Set the record straight on hate
19 October 2011
A SAPA syndicated article on the Zimbabwean government’s refusal to make condoms available to prisoners makes no effort whatsoever to debunk the HIV-related myths and misinformation spilling from the mouth of an overly quoted official.
The poorly constructed article is built almost entirely out of homophobic and ignorant quotes from one deputy commissioner Agrey Machingauta, which the article makes no attempt to correct.
According to the SAPA piece, Zimbabwean officials are refusing to make condoms accessible to prisoners despite their status as a group with a very high risk of HIV infection. Condom distribution to prisoners would be illegal, given the country’s stance on homosexuality.
The statements, and the article in which they are set, imply a number of harmful and ignorant things which could remain unquestioned by the public; a public which does not necessarily have the knowledge to judge the validity of the information.
The article (and the media at large) therefore has a responsibility to interrogate and sometimes even debunk information handed to them by their sources. But more simply, journalists should avoid relying entirely on one source to write a news article. Corroborating statements by including an alternative voice or point of view is an integral aspect of producing decent journalism and without it; the article may as well be public relations material.
In terms of the article in question, SAPA could have and should have questioned a number of points and attitudes presented in the piece.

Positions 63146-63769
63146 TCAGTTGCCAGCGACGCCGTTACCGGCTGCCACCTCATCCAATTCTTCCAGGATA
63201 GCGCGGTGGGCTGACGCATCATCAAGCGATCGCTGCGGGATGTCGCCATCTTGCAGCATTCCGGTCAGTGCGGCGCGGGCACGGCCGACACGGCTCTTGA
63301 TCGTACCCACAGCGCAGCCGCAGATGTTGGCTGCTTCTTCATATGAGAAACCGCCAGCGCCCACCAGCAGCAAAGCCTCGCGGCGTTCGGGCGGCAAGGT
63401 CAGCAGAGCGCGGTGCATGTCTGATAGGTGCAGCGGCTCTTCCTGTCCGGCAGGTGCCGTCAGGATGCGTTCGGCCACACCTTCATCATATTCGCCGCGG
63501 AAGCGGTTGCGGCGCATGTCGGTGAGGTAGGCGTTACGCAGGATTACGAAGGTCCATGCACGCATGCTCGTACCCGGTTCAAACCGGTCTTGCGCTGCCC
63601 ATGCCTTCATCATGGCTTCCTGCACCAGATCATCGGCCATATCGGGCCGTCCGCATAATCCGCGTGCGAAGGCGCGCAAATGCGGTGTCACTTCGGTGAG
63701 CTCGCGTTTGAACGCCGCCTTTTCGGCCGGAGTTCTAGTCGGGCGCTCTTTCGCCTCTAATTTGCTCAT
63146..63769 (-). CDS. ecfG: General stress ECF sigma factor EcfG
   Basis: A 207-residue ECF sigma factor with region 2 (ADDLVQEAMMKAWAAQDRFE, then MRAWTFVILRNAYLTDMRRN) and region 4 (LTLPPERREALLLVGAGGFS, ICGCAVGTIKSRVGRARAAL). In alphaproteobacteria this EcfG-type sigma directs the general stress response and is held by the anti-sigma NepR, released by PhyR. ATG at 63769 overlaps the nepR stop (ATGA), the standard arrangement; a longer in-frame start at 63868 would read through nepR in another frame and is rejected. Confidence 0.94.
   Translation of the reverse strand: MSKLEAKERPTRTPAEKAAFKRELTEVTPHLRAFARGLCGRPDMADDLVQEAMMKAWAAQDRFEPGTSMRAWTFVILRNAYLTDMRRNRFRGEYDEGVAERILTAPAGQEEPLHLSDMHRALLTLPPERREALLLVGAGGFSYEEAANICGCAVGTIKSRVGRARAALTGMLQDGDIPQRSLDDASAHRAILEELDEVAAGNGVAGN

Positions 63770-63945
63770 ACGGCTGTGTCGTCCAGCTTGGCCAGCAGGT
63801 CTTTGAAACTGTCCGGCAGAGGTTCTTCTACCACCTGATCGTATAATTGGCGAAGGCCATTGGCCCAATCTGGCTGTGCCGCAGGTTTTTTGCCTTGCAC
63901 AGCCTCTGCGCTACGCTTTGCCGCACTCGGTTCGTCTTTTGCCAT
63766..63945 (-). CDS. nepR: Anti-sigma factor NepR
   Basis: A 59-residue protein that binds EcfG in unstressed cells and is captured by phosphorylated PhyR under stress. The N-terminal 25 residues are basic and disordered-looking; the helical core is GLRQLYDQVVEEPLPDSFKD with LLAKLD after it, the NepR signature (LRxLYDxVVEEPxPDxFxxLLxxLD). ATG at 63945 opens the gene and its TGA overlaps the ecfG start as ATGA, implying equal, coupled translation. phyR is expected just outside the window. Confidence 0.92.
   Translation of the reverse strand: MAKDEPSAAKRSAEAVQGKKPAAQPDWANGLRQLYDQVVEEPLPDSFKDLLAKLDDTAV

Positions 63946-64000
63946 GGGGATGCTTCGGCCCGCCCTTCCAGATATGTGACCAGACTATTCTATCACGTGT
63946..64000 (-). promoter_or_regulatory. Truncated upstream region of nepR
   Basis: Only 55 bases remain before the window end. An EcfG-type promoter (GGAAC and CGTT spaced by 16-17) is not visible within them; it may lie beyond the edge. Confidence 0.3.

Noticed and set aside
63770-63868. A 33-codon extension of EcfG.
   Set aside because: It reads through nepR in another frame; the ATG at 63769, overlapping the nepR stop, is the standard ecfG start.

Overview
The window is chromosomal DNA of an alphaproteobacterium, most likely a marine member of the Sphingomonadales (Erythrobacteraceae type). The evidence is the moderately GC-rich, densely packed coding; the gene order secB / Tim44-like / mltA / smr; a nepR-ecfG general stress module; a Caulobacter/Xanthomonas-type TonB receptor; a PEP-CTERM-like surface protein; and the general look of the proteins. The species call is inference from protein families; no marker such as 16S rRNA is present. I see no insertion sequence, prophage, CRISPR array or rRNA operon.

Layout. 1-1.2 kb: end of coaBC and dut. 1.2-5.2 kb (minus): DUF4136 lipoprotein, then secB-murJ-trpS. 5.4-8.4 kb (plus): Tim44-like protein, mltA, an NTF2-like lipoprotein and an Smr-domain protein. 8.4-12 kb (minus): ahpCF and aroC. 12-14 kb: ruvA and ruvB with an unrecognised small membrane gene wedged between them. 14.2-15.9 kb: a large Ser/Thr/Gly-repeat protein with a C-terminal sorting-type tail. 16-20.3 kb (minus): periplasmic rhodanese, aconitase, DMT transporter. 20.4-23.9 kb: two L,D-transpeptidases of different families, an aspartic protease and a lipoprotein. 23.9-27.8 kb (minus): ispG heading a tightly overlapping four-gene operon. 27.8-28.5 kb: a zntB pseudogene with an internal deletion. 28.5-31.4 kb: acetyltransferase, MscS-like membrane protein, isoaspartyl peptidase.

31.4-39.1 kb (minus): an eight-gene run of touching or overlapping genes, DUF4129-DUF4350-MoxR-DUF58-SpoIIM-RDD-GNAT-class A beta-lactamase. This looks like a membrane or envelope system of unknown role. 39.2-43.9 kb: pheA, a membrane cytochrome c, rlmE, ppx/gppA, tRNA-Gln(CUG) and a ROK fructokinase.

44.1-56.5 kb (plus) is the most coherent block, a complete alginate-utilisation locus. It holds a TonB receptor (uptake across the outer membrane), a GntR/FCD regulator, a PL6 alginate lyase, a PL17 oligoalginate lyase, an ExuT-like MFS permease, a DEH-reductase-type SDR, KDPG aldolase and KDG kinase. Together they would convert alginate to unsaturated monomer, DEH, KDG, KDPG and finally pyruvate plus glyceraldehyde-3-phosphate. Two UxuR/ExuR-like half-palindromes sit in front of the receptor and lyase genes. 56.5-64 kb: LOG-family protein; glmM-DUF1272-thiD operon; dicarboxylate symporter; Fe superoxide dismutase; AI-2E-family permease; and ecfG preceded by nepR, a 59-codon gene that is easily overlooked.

Firstly, there is the dubious claim that homosexuality and HIV are virtually synonymous, and which makes it seem as though same sex sexual practices are the origin of HIV or are to blame for the HIV epidemic.
The reality is that HIV is most commonly transmitted through heterosexual sex. Messages tying homosexuality and HIV together can lead to further stigmatisation of homosexual people and can discourage sexual minorities from seeking sexual healthcare. It may also give heterosexual persons the false perception that they are not at risk of HIV.
Secondly the SAPA article does not even hint that the refusal to protect this at risk population represents a violation of basic human rights that essentially amounts to manslaughter.
The piece could have illustrated this point by exploring the consequences of the government’s decision not provide prisoners with condoms and also through examining laws around human rights outlined by international political bodies like the United Nations.
Lastly, the reality is that not all men who engage in same sex sexual practices would identify as ‘gay’. This is particularly the case among prison populations, where normally heterosexual men may choose to engage in sexual acts with other men, given their circumstances.
These men are now recognised by HIV prevention and treatment organisations as men who have sex with men (MSM). Most importantly MSM are acknowledged as a ‘hidden’ group whose sexual health has been jeopardized through the failure to address their unique HIV prevention and treatment needs.
In making no attempt to mitigate the incorrect and harmful messages conveyed by the Zim official and his government’s stance on homosexuality and MSM, SAPA has missed an opportunity to set the record straight on hate and avoid further harm.
To read the SAPA article as it appeared on The New Age's website click here.
To read the SAPA artcile which appeared on the Independent Online website click here.
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